“Why do it right when you can do it yourself?” he likes to tease his father.

Robert Thurman will reply: “Why do it yourself when you can pay someone else to screw it up for you?”

They named the place Punya House — “punya” means “merit” in Sanskrit — though Ms. Thurman’s brother, recruited on weekends to work, called the cellar he was digging the Gulag. Taya Thurman, Dr. Thurman’s eldest daughter, said, “You can see that my dad’s house was drawn and made by hand, which is a beautiful feeling.”

Inspired by Buckminster Fuller, a hero of Dr. Thurman’s, he topped the cabin with a geodesic dome built from shingles and plexiglass. (You can see this iteration of the place in “Woodstock Handmade Houses,” the indie classic from 1974.) But it leaked badly. And the couple needed more rooms for their four children, Ganden, Dechen, Uma and Mipam. So Dr. Thurman took it down and built a second floor.

By then, he was a professor at Amherst College, where the Buddhist family found themselves outliers among his conservative colleagues, whose hobbies ran to hunting, golf and baseball. One professor, an avid hunter, ended up teaching a course with Dr. Thurman on the karma of killing animals. “You’ve ruined my life,” he said in a toast years later. “Now every fall when I go hunting, I keep missing!’”

The Thurman children drank goat milk from a nearby farm and dealt with being different in other ways.

“When Uma was 6 or 7, she told me that a classmate had said she would go to hell because she didn’t believe in Jesus Christ,” Dr. Thurman said. “I thought a bit and then told her, ‘Just say we’re from New York, and Jesus isn’t worried about us.’ For some reason, that seemed to do the trick.”

When the children were teenagers, Ms. Thurman said, they tried on Western names. “I was at a dance rehearsal for Uma, and the teacher said, ‘Oh, here comes your Diana!’”


Andrew White for The New York Times

Theirs was a lively, and somewhat Darwinian, dinner table, filled with graduate students, Tibetan refugees and a rotating cast of monks and lamas. “One night my brother Dechen kept asking my father to please, please pass the salt,” Ganden said. “My father was debating heatedly, talking shop, and finally the telephone rang. It was Dechen phoning my father to ask him to please, please pass the salt.”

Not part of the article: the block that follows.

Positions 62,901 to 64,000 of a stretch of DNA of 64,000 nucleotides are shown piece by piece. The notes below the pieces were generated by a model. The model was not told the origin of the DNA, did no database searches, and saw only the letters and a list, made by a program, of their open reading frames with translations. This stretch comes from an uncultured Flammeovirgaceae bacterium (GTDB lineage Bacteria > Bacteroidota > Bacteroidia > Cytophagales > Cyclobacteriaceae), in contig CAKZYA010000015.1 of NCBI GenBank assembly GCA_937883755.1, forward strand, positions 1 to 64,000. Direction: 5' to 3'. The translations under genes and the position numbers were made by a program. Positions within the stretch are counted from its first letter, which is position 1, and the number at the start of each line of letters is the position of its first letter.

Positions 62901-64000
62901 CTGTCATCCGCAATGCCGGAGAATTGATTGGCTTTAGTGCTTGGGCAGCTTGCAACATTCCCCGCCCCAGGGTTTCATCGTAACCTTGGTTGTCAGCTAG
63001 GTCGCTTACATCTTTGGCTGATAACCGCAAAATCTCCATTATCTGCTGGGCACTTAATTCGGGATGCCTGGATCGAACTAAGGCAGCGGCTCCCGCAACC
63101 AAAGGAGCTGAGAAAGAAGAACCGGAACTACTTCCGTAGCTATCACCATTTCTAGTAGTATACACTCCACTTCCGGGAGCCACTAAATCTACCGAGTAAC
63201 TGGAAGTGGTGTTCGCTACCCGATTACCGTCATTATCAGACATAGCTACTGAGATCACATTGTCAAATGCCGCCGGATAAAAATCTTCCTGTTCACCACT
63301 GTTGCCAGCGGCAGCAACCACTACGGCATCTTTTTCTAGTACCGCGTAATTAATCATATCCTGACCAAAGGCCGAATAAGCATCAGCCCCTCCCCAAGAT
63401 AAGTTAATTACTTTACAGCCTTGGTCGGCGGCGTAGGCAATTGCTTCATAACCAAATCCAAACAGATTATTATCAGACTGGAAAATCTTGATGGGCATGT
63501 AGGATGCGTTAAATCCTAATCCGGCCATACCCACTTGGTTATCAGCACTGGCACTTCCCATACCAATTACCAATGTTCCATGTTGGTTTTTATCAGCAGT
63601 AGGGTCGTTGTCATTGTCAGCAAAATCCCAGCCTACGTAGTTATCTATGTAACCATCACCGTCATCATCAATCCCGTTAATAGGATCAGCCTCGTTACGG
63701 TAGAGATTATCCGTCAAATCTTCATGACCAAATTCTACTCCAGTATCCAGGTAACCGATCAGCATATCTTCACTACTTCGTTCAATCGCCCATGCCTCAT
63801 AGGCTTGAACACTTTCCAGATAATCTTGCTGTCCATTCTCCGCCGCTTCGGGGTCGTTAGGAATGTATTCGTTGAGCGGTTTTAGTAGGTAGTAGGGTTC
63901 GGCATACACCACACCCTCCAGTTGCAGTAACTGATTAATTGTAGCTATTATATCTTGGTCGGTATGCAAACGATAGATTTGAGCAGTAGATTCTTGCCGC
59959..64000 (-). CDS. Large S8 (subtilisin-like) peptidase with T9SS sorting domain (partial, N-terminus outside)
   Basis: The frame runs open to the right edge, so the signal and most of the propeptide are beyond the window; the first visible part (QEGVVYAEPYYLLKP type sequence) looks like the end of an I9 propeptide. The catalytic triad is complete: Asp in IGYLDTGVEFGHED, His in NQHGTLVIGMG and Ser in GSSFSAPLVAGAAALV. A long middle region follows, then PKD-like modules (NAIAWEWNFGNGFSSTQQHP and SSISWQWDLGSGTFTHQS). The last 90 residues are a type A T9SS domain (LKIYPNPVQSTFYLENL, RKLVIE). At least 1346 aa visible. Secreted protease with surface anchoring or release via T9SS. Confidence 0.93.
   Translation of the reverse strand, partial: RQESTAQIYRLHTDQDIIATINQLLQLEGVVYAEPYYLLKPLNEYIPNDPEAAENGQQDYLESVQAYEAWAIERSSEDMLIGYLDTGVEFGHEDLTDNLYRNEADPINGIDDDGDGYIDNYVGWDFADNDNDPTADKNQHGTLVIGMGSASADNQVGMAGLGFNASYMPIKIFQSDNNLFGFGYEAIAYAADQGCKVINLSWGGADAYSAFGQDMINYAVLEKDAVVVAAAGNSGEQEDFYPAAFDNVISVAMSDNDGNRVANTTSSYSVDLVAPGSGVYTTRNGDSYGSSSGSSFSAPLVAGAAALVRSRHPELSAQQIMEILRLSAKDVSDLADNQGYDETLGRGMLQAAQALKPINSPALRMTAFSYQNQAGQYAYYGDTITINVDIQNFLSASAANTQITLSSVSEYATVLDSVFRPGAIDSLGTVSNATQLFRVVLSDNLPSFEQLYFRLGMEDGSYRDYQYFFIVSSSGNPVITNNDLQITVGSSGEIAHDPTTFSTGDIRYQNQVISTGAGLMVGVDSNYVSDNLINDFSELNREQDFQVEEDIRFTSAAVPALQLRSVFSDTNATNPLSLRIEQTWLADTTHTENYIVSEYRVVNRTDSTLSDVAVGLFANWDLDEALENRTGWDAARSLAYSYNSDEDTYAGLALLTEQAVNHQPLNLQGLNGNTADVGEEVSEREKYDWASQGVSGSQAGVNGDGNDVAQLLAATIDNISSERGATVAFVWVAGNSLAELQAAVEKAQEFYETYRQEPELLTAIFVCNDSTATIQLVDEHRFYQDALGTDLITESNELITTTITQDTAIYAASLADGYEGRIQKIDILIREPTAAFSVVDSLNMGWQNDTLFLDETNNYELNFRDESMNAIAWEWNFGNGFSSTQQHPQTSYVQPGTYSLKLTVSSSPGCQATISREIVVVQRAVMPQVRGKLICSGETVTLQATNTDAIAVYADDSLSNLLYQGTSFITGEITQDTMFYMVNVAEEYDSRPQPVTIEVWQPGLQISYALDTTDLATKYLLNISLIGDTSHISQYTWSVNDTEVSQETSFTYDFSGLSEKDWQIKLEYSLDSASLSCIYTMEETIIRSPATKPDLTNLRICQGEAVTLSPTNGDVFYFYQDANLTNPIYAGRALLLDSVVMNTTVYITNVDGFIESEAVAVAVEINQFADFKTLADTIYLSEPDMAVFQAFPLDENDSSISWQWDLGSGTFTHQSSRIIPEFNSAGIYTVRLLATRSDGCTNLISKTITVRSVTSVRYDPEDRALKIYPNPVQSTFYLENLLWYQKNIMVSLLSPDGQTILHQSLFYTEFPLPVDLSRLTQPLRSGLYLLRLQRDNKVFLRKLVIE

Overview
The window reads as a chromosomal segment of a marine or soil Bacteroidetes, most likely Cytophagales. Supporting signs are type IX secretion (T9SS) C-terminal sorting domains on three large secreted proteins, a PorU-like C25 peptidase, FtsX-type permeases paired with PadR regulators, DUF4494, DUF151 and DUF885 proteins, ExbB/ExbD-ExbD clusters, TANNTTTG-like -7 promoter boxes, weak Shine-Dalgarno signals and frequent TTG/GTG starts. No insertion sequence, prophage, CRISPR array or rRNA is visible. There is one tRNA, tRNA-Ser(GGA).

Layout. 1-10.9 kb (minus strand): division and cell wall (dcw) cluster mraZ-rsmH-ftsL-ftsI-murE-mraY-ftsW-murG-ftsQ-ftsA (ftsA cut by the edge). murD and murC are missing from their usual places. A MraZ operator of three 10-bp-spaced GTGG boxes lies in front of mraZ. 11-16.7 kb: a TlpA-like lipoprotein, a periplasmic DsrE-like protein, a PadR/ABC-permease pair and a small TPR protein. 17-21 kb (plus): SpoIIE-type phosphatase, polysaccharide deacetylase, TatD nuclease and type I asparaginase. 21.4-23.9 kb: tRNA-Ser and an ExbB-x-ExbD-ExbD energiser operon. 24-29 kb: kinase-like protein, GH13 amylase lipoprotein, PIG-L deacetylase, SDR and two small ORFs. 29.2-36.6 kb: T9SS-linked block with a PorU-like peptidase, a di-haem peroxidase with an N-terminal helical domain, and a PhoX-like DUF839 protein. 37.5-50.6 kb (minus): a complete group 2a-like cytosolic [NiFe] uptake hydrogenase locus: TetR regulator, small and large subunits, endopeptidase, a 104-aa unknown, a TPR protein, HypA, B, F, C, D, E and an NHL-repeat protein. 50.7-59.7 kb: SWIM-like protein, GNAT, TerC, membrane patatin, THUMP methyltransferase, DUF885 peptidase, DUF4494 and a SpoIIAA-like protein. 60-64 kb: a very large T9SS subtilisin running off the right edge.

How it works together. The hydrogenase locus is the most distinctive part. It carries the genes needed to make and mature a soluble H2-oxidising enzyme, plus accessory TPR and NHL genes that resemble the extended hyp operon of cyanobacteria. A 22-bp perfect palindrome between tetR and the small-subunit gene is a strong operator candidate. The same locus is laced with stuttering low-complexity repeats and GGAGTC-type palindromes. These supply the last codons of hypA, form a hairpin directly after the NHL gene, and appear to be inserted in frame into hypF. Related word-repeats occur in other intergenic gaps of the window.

Clodagh, the Irish designer who collaborated with Nena Thurman on Menla, the Tibet House outpost and retreat space in Phoenicia, N.Y., said Thurman events were “always very Irish, with everyone laughing and telling stories. They understand the elements and they understand the senses.” Her husband describes the couple as “Enlightenment Within Reach.’”

Downstairs at the Thurmans’ house, a rope swing was looped over a beam; a climbing plant seemed to be growing up the wood stove, and deity-tchochtkes, as Mr. Thurman called the house army of Buddhas and other Indo-Tibetan figurines, were marshaled along most of the horizontal surfaces.

On the second floor, beams were painted with lotus flowers and other so-called lucky signs. In an anteroom, there is a wall of 500 or 600 Tibetan sutras, each wrapped in a bright orange cloth, that Dr. Thurman has promised the Dalai Lama he will translate. Finally, up another twisting staircase, a 16-sided bedroom is overseen by a fearsome, gilded figure with 16 feet. “I call it the terminator exterminator,” he said, “because it’s a fierce symbol of overcoming death.”

He explained how the theory of relativity is expressed in the 16 emptinesses that are the core of Buddhist teachings. “The relative universe means there is no absolute container,” he said. “And so we are empty of any isolated, separated identity, if you follow me. We are a complete nexus of interrelatedness, which means there is nothing to do but improve.”

Ms. Thurman, meanwhile, had some tips for successful marriage. “If you share a spiritual outlook,” she said, “it’s an area you can return to when you are having your petty struggles, which are nonsense compared to what you really care about. On a practical note, you have to take turns, so that no one partner becomes dominant in the relationship.”